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Going up the Food Chain

She’s no chef, but Finch still knows cuisine 5/29/2005 08:00:00 PM Eastern

Kathleen Finch knew precious little about cooking when she joined the Food Network. This senior VP of prime time programming and special projects boasts a Stanford degree and a meaty background in local and national programming, but as a native New Yorker who lived near the nation’s greatest restaurants, she didn’t hang out in the kitchen.

“We ate out all the time,” she says of her childhood. “I had to admit I knew nothing about food.”

That has been no impediment to her productivity at the Scripps network.

She joined Food in 1999 as director of programming and assumed her current position last year. In the process, Finch evolved the channel from airing instructional fare to showing broad-skewing programming for gourmands and kitchen couch potatoes, catapulting shows like recent smash hit Iron Chef America into the pop-cultural stratosphere.

Finch’s string of successes began with comfort-food series Unwrapped, a look at the making of America’s favorite foods, which she pitched after her young daughter suggested a show on candy; inspired, Finch trolled the aisles of her local supermarket, notepad in tow, jotting down interesting products to profile.

The show, which has now filmed more than 200 episodes, joins Roker on the Road, Paula’s Home Cooking and Semi-Homemade Cooking on her list of hits.

PUTTING TOGETHER THE INGREDIENTS

Finch’s penchant for television began at age 9, when she sat in the studio audience for the filming of local game show Wonderama, which aired on New York’s WNYW before it was Fox—an experience made all the more sweet by the fact that she was otherwise banned from watching TV as a child.

Now 43, she recalls, “It was mesmerizing, magic. I looked around at all the people working on the show and thought never in a million years could somebody have a job as cool as this. TV was this forbidden fruit that made it so fantastically fascinating that I lusted after it.”

While attending college, Finch interned at the station, ending up overseeing production for a then-new relationship-themed talk show hosted by Dr. Ruth Westheimer. The show’s producer left the day the program started, and Finch took over segment production, audience coordination and scriptwriting.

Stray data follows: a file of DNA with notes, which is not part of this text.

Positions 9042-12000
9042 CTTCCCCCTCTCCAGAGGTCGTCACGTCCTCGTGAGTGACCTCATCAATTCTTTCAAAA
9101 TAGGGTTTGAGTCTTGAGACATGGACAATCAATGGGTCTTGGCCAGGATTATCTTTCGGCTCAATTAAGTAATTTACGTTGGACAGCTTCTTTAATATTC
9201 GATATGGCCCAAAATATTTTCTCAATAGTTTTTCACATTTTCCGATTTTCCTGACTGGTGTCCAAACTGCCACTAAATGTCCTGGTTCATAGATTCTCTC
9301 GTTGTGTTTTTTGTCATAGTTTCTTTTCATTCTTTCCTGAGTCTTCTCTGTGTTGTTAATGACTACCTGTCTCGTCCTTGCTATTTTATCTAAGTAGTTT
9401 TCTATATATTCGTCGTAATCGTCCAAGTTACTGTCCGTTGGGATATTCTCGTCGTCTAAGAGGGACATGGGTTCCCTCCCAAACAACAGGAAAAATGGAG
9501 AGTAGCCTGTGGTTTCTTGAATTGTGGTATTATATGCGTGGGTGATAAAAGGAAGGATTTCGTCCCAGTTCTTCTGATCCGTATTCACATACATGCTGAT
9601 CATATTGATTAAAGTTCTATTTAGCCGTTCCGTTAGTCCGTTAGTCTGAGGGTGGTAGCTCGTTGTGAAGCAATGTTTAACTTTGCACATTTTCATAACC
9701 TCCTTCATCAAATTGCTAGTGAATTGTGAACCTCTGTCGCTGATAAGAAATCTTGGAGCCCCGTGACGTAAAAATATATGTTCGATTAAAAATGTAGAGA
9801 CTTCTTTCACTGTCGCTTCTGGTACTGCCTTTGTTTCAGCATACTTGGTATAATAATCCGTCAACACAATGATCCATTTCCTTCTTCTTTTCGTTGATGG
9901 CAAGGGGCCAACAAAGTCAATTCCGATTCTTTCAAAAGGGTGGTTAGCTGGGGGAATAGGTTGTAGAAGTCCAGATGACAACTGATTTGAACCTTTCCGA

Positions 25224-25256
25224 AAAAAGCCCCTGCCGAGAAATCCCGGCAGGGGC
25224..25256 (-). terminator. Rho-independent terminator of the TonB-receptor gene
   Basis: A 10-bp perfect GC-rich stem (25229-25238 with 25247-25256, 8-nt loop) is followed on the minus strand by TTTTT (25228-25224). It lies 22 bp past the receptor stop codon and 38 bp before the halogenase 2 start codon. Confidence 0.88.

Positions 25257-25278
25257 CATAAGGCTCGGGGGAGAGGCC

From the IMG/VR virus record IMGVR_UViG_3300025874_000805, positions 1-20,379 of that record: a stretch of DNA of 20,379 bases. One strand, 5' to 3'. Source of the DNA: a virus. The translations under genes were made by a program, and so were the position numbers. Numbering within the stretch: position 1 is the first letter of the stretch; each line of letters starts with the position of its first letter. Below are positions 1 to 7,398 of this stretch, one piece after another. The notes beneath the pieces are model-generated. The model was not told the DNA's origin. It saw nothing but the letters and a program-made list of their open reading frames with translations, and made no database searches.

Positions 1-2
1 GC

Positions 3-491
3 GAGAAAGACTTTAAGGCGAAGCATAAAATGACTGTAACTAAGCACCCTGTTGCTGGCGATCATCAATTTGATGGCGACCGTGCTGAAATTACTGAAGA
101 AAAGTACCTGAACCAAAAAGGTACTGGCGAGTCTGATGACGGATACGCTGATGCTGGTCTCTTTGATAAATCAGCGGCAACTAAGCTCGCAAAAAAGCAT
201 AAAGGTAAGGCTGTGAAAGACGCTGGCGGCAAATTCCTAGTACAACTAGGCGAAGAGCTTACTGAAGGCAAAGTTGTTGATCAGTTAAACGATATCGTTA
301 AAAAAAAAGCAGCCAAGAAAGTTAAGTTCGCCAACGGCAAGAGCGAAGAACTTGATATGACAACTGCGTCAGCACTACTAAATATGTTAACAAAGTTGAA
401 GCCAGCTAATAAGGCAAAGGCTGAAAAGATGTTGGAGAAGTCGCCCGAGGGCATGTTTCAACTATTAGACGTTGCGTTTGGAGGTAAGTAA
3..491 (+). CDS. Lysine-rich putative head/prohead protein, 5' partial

After college, she returned to New York, worked in local TV and joined CBS News, where she worked for 12 years as a producer.

That was fun and exciting, and helped Finch make friends and contacts, but it didn’t exactly provide optimum conditions under which to nurture a stable family life. (She and her husband, journalist Peter Finch, have three daughters, ages 9, 14 and 18.)

“I had my passport in my purse and my beeper on 24 hours a day,” she says. “I’d take phone calls in the grocery store from my boss asking how close I was to the airport because I needed to go.”

But soon, this avid runner took a step back, joining then-Food Network President (and former CBS News President) Eric Ober to help create the story-driven documentary/reality-style shows Ober wanted.

COOL AS A CUCUMBER

She now oversees the prime time schedule, including the weekly Food Network Challenge specials the network sponsors, on which she sometimes makes guest on-air appearances; Food Network Star, this summer’s upcoming reality hunt for a TV chef; and recent broad-skewing hit Iron Chef America, which regularly attracts hundreds of thousands of viewers, even on competitive Sunday nights.

“A lot of people look at [Food Network] as niche, narrow programming, and it’s not. This audience proves that,” Finch says. “If we can do well against Desperate Housewives on a Sunday night, we can all rest pretty easy.”

Food Network President Brooke Johnson calls Finch “the ultimate cool-headed chef in the kitchen—deftly managing the creative, logistical and financial details of our prime time strategy. ”

Finch has two pieces of advice to up-and-coming women in the industry: Find a mentor—she coaches young grads through her alumni association—and don’t be afraid to start small, even if it means making coffee.

“Take a job that gets you in front of the people who make decisions—and impress them,” Finch says. “A lot of women are afraid to take secretarial work, but if you do it well and with a smile on your face, you won’t be doing it long.”

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